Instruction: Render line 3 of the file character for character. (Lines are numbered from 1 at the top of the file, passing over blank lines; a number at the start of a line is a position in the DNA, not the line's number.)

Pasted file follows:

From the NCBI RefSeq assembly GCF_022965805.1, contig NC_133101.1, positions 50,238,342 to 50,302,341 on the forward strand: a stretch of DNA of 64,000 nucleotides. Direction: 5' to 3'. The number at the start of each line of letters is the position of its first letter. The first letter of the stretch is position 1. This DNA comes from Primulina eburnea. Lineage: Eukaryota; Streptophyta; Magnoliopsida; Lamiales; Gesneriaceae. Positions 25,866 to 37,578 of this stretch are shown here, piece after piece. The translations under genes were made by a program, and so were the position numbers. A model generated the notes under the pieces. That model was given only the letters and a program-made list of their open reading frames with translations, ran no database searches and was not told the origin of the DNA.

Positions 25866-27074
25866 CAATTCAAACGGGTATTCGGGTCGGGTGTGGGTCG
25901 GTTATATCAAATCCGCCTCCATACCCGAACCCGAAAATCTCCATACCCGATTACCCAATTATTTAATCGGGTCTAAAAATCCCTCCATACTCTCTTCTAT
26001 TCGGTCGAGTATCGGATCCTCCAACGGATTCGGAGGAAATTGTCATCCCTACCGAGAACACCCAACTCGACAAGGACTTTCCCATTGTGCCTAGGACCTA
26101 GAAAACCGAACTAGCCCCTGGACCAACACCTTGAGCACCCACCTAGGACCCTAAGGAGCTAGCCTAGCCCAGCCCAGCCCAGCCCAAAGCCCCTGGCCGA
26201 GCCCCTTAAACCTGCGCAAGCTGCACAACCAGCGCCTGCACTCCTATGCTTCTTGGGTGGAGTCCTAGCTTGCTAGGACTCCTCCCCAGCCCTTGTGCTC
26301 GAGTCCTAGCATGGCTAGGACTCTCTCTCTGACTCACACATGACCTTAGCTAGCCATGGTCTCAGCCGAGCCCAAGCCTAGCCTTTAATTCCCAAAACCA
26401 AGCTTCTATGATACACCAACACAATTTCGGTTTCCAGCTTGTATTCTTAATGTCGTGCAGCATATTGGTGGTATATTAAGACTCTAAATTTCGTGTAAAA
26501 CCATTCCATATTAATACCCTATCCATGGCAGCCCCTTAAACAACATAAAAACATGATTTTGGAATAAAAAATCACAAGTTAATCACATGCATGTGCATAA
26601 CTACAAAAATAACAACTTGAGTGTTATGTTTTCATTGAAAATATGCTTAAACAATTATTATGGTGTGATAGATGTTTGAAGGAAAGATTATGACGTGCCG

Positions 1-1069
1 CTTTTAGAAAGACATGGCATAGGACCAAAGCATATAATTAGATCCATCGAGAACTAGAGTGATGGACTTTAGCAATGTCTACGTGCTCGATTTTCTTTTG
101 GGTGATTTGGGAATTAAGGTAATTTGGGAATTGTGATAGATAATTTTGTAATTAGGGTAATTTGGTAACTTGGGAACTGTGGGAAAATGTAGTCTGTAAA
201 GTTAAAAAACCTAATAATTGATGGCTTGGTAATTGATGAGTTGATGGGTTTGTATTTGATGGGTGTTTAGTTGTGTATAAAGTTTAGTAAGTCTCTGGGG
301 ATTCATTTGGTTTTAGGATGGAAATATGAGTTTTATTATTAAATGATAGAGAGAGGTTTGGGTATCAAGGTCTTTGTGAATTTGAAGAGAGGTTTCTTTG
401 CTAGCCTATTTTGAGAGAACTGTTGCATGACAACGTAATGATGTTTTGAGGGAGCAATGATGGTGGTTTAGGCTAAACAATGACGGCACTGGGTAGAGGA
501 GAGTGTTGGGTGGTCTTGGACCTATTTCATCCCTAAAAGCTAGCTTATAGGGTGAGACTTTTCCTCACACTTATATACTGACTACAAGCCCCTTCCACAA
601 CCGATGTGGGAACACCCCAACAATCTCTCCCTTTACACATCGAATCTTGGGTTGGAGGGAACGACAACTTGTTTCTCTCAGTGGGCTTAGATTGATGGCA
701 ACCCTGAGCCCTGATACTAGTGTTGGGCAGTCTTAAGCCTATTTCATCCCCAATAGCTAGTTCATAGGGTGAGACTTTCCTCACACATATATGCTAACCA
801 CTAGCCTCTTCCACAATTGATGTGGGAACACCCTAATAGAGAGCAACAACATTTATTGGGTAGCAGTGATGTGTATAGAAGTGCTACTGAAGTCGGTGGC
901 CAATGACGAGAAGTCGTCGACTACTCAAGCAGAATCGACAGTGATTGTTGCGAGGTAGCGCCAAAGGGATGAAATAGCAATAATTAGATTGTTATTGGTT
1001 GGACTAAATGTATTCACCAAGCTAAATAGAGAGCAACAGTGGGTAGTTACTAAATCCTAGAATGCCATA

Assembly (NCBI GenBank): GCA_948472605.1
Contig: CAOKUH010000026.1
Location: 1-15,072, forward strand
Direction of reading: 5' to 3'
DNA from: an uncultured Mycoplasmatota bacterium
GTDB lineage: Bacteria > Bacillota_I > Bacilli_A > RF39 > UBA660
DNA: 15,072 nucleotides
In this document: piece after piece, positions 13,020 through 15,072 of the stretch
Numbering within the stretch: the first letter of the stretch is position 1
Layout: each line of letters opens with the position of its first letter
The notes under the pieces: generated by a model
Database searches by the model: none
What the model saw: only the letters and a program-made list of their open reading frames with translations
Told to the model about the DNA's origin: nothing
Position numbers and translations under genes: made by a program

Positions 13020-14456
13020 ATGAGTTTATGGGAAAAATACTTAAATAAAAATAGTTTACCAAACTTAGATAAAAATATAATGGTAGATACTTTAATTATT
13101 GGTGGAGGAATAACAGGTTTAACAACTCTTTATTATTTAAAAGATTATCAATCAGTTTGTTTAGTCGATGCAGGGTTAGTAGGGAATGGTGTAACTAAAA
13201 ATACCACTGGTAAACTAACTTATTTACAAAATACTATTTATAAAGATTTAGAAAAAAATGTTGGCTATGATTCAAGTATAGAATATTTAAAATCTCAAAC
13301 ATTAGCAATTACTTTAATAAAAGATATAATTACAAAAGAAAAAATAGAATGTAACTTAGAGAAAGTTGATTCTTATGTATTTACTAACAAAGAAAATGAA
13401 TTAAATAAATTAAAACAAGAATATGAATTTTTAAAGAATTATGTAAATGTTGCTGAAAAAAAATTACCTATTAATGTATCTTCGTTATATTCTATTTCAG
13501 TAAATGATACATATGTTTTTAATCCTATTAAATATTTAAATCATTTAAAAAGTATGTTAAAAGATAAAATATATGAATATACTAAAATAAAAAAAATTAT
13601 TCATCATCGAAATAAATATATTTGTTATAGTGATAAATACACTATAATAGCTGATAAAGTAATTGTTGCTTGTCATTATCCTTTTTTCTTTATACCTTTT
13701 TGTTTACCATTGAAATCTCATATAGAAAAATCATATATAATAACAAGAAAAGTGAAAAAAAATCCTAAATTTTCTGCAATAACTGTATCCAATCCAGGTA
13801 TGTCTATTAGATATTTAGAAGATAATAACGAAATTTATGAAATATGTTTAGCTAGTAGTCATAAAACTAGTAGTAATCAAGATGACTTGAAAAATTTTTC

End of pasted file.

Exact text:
25866 CAATTCAAACGGGTATTCGGGTCGGGTGTGGGTCG